Oblivion Song Vol. 1 of Robert Kirkman & Lorenzo De Felici | Review
Robert Kirkman is one of the creators of the most influential in the world scene if not for anything else, because he has given life to one of the last true global phenomena: The Walking Dead.
While ignoring TWD, Kirkman, unlike his more famous colleagues, he never had the habit of firing its cartridges in an endless flurry of publications, preferring instead to launch or relaunch his series with the right timing it is enough to see Outcast and Invincible.
This preamble was necessary because we are facing a unique, not only Kirkman is launching a new series co-created with an all Italian team, but he is doing it at the same time between Italy and the US.
What is Oblivion Song?
Ten years ago, suddenly, 300,000 inhabitants of Philadelphia have disappeared, mysteriously transported into the dimension baptized by scientists by the name of Oblivion. After numerous attempts to recover the missing, the government has finally decided to suspend the research. Nathan Cole, instead, each and every day risks his own life to try to bring home those who are still living in the hell of the apocalypse of Oblivion. And if, instead, Nathan was trying something else? But, above all, because they were unable to resist the lure of the song of Oblivion?
In this context, we make the acquaintance of the protagonist, Nathan Cole, a unique point of view of the narrative, which carries out its raids to Oblivion while badly equipped and without the support of the government in search of survivors but, above all, in search of a particular survivor...
Kirkman takes his time and prepares a narration extremely laid throughout the first part of the book seems to want to ideally accompany the situation with which the citizens of Philadelphia have learned to live with: there is another dimension, populated by monsters, which has engulfed thousands of people. There is not much to do if not getting used, forget it. The protagonist is the only one left with the hope of finding those people.
In the mid-register, the situation is reversed and the rhythm rises: Nathan is taken prisoner just a few of the survivors trapped in Oblivion discovering a point of view diametrically opposed to what has been theorized on Earth. That held up until then, a dimension that is hostile becomes a place of peace, a place to rediscover oneself in communion with others.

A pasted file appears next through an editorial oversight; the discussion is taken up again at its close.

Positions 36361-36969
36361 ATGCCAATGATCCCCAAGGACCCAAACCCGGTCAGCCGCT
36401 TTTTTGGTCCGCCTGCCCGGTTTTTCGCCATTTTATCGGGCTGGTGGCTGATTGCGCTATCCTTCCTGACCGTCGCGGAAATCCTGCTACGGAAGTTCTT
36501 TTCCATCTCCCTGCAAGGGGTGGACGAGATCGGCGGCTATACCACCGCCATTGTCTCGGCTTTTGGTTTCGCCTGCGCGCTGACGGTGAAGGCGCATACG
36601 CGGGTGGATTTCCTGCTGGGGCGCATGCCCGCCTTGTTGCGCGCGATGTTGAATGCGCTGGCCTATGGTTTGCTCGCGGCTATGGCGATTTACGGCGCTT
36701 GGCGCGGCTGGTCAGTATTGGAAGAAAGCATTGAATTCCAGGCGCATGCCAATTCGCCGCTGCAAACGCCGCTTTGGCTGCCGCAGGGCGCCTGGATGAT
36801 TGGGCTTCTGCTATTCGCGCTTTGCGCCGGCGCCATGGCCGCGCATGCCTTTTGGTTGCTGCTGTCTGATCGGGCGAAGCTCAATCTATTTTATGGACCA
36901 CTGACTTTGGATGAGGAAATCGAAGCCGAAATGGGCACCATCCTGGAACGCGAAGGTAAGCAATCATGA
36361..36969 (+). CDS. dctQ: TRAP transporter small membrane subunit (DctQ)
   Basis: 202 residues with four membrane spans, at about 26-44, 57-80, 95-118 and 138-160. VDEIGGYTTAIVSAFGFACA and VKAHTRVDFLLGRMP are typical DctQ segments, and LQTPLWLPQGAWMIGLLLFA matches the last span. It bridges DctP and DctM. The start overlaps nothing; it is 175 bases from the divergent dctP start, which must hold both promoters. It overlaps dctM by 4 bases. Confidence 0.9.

Failing to realize this “inconvenient truth,” Nathan returns to Earth, only to discover that the government has identified the cause of the Transposition – the event that made up the parallel dimension – because that sees Nathan involved in first person....
There are some aspects of the literature of Kirkman obviously resurface bullies in Oblivion Song: the idea of the end and especially the intention to bring the characters to the limit of endurance psychological more than physical in what the author has defined in the course of the last Lucca Comics & Games, a new narrative genre of the “coming apocalypse”.
This joins of course the skill of the author in the preparation of a cliffhanger is very effective, and to disseminate some of the ideas in the course of the volume that will surely will be taken up and extended at a later date.
The narrative possibilities that are new and potentially away from those already seen in TWD (for example, because in Oblivion the Song the core theme seems to be resignation and the so-called “guilt of the survivor”: at the end of the volume we understand the cause of the apocalyptic event, freeing ourselves as well from the burden of his research to focus on the consequences of the extraordinary fact from the point of view of the protagonist that the one of the missing... two implications several of the medal of survival.
To accompany Kirkman in this new journey there is the Italian designer Lorenzo De Happy.
The stretch edgy and dynamic, the designer romano marries well with the plot woven by the author manages to marry the hectic moments of the action with the parties most reflective in which the characters communicate almost melancholy, especially thanks to a clever use of the placement of the figures rather than simple facial expressions.
Crucial in this sense, the work in the colors of Annalisa Leoni, who provide depth to the table most ordered of De Happy – evident in the influence of the school starting – and complete with a palette that combines shades of the dark green and yellow/ochre brilliant the world of Oblivion.
To underline the work carried out by De Happy in the stage of creation of the world to Oblivion that with a personal touch imagine a world of molds, fungi and vegetation aggressive in which gigantic creatures from the forms melliflue move in search of prey.
Oblivion Song will not disappoint of some fans of Robert Kirkman you will find all those themes that have made the fortune of its series but could also be a pleasant surprise for readers not familiar with the comics, thanks to the pencils “accessible” to De Happy.
Oblivion Song Vol. 1 of Robert Kirkman & Lorenzo De Felici | Review of MangaForever.net